Are the narratives that the Oilers are wasting Connor McDavid and Leon Draisaitl dead? Sure, Edmonton still hasn’t been to the Stanley Cup Finals with the best player in the league and another guy who is in the top-five. But they built a much better team last year, and in the heated Battle of Alberta, came out on top. After beating the Flames, they went to the Conference Finals, but lost to the Avalanche. But is there shame in losing to a team as good as Colorado? The Avalanche have taken a step back on paper. Is this Edmonton’s year?
Offseason additions: G Jack Campbell, F Mattias Janmark, D Ryan Murray, F Greg McKegg.
Offseason subtractions: D Duncan Keith, G Mikko Koskinen, F Zack Kassian, D Kris Russell, F Kyle Turris, F Colton Sceviour, F Derick Brassard.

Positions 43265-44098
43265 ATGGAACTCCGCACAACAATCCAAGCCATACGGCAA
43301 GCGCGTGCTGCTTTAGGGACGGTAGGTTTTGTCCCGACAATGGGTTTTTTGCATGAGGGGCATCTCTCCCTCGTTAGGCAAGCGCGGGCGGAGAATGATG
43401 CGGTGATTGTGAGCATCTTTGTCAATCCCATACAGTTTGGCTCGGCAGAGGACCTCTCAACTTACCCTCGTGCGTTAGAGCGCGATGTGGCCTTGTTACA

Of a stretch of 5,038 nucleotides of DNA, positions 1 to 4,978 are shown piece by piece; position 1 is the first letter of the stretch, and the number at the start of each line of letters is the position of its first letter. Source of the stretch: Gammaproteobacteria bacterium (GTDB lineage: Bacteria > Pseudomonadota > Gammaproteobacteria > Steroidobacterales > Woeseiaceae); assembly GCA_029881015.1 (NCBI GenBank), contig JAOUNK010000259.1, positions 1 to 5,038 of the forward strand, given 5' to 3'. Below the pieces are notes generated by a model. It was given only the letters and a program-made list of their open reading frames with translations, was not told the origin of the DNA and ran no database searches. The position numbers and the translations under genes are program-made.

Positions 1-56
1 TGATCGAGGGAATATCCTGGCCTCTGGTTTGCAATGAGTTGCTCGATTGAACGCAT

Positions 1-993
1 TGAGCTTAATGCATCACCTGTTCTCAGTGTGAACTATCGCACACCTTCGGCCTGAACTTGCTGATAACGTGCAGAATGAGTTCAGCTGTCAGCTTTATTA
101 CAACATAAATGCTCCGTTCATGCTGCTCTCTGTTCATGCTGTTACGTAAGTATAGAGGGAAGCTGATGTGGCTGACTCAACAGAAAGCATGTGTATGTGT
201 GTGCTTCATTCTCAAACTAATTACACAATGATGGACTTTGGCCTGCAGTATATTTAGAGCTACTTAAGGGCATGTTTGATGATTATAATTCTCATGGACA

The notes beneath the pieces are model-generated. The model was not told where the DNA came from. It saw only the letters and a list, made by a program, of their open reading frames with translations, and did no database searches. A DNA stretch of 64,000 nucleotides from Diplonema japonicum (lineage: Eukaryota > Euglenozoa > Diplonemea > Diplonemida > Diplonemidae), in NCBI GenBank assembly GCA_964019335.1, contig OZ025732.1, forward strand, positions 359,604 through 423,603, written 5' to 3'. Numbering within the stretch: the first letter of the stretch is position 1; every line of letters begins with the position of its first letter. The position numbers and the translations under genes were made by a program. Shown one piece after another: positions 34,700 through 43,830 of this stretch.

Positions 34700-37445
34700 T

Of course, you have to start with McDavid. He is so ridiculously good that the Oilers will throw anyone on his line and he makes it work. He scored 44 goals with 79 assists for 123 points, capturing his fourth Art Ross Trophy in seven seasons. He received some heat after the Jets swept the Oilers in four games last year, and he scored just once. But McDavid responded in grand fashion, scoring 10 goals with a total of 33 points in 16 playoff games. The Zach Hyman contract still won’t age well in all likeliness, but he brought exactly what the Oilers needed in his first year. Hyman scored a career-high 27 goals with 54 points in 76 games. Despite a very good 3.11 xGF/60, Hyman had an actual goals for per 60 of just 2.54, signaling that his best could be to come. The controversial decision to sign Evander Kane midseason paid off on the ice enough to where the team extended him for four more seasons. Kane scored 22 goals with 39 points in 43 regular season games, then scored 13 goals in the playoffs. However, he served a costly suspension when the team was eliminated.